Mary’s ‘let it be’  to God’s word in her life was a response she had to make many times in her life, as the implications of her initial ‘let it be’ became clear to her. She must surely have wondered what God was doing when, at an advanced stage of her pregnancy, Joseph and herself had to make the difficult journey to Bethlehem to be registered in a census of the people. And then, on arriving in Bethlehem, it must have been deeply distressing not to have been able to find a suitable place in which to have her baby. Why was God who had shown her such great favour now asking her to endure such hardship and difficulty?  Of course we don’t know what Mary thought. We can only put ourselves in her place and imagine her feelings, concerns and questions. Luke presents Mary as a silent, reflective person during these difficult moments. When her baby is born and the shepherds come to the stable to worship him, we are told by Luke that Mary “treasured all these things and pondered them in her heart” (Luke 2:19). She was repeating and deepening her initial ‘let it be’.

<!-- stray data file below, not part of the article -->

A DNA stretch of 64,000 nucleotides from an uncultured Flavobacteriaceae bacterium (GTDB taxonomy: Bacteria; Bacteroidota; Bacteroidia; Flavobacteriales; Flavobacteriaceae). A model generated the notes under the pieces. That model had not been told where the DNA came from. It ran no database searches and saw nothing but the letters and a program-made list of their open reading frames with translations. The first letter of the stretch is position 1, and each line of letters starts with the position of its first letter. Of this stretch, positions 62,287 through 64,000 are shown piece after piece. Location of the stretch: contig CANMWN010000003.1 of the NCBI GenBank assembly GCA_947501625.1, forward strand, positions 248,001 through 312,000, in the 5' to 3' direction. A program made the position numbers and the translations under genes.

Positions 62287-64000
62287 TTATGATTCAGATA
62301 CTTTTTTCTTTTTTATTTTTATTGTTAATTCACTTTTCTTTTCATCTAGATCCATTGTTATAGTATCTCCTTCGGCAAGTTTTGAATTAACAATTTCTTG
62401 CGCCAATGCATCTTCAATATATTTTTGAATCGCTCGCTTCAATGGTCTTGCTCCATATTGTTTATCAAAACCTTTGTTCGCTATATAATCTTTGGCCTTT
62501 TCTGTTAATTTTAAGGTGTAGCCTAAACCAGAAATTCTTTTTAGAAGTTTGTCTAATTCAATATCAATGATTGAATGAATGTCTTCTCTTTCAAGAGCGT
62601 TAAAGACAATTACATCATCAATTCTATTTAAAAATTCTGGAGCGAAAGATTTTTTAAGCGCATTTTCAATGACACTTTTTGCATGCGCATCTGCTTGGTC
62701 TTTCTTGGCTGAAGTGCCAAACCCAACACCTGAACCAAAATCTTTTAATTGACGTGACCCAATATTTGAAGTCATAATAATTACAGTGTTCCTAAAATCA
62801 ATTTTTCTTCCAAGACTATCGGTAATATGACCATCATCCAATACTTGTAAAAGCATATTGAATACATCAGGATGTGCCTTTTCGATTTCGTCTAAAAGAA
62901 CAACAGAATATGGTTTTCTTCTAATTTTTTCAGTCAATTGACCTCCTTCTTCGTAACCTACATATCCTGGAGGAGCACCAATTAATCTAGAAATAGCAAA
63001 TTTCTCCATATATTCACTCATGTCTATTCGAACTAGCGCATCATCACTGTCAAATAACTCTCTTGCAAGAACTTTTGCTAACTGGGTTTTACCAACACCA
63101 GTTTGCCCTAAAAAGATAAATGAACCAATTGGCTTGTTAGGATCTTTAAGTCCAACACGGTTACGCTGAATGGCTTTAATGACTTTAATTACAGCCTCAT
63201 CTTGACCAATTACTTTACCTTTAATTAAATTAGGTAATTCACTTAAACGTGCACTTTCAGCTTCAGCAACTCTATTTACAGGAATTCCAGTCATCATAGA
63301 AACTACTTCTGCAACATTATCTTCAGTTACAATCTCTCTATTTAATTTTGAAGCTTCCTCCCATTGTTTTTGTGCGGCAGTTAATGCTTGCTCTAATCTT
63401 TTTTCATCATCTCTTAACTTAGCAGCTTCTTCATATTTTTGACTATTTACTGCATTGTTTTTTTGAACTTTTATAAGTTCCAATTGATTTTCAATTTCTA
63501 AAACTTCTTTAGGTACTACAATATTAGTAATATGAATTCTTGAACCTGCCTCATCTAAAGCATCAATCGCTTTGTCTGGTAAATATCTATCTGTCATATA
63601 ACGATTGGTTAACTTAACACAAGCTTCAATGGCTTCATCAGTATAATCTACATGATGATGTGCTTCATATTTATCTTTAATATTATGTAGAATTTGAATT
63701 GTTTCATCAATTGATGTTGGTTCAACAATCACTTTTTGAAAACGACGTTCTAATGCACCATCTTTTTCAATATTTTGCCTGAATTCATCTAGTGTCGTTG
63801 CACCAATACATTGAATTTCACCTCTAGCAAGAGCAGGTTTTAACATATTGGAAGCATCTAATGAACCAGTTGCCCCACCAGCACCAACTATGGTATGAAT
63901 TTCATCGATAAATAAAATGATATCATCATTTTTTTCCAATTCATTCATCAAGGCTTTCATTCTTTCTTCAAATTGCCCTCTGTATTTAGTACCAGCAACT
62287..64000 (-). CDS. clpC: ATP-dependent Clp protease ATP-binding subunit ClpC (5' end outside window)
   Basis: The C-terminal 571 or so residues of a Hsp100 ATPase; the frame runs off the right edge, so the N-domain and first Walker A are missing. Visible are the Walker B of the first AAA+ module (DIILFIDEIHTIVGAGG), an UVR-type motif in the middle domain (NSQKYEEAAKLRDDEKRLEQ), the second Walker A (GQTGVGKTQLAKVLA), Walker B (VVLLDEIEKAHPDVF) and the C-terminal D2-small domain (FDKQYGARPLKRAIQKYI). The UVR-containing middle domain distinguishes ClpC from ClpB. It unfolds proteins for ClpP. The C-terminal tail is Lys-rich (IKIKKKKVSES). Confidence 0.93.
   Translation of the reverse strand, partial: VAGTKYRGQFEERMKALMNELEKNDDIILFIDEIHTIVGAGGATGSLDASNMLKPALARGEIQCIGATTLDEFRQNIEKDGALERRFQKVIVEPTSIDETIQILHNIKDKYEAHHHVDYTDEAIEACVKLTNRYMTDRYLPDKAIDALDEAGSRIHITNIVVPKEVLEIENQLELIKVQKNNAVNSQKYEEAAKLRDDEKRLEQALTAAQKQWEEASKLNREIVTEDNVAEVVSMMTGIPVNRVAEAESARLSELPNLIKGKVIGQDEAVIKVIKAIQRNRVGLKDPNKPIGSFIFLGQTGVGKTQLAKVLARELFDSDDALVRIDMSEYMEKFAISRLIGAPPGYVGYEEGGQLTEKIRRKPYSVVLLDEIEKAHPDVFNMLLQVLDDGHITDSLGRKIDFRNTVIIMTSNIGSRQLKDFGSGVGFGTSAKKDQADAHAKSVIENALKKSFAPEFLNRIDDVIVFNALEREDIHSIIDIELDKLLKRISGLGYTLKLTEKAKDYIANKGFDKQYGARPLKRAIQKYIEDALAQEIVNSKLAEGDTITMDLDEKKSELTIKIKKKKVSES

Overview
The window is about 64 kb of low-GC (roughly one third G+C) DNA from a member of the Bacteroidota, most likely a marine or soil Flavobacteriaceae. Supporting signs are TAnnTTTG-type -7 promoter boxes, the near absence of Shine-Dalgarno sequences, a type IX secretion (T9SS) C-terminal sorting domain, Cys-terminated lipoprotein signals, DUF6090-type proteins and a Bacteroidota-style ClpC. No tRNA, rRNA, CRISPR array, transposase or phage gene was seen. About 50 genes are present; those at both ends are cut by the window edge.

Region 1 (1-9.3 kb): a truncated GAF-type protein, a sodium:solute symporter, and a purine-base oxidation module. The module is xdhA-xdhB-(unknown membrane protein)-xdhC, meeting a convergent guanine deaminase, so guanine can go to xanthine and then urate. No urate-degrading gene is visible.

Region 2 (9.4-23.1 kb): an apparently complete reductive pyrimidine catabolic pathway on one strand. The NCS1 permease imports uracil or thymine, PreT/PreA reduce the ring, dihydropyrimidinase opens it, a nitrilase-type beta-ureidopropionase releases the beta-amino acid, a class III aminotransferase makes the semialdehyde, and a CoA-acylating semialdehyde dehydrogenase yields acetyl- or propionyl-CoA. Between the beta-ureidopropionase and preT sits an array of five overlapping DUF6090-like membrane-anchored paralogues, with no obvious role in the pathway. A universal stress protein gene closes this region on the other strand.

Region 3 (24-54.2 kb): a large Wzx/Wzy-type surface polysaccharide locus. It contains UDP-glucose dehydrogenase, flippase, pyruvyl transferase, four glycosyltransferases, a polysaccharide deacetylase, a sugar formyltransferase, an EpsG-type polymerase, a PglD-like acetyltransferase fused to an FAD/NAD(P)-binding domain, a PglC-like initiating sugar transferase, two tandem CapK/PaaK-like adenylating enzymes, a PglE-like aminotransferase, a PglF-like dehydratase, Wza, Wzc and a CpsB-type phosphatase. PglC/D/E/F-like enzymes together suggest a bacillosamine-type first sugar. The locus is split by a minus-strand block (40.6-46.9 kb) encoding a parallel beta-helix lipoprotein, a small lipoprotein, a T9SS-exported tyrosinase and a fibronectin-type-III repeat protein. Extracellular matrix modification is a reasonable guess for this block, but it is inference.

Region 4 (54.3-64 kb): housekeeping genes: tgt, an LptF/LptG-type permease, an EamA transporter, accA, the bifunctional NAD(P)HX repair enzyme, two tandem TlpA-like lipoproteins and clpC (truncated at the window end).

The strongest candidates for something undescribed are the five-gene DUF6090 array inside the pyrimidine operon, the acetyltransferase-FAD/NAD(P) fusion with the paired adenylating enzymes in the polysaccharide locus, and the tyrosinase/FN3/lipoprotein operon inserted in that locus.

Again, when Mary and Joseph present Jesus in the temple, in accordance with Jewish custom, they are left wondering at the things that are being said about Jesus by Simeon. As Luke tells us:  “The child’s father and mother were wondering at the things that were being said about him” (Luke 2:35). What Simeon was saying about the child was that he would be “a light to the Gentiles and the glory of Israel”. But he also said that he would be “a sign of contradiction” and that “a sword will pierce” Mary’s own soul, too (Luke 2:34-35). Another moment for Mary to ponder and reflect on a prophecy that must have troubled her deeply and wrung from her heart another trusting “let it be”.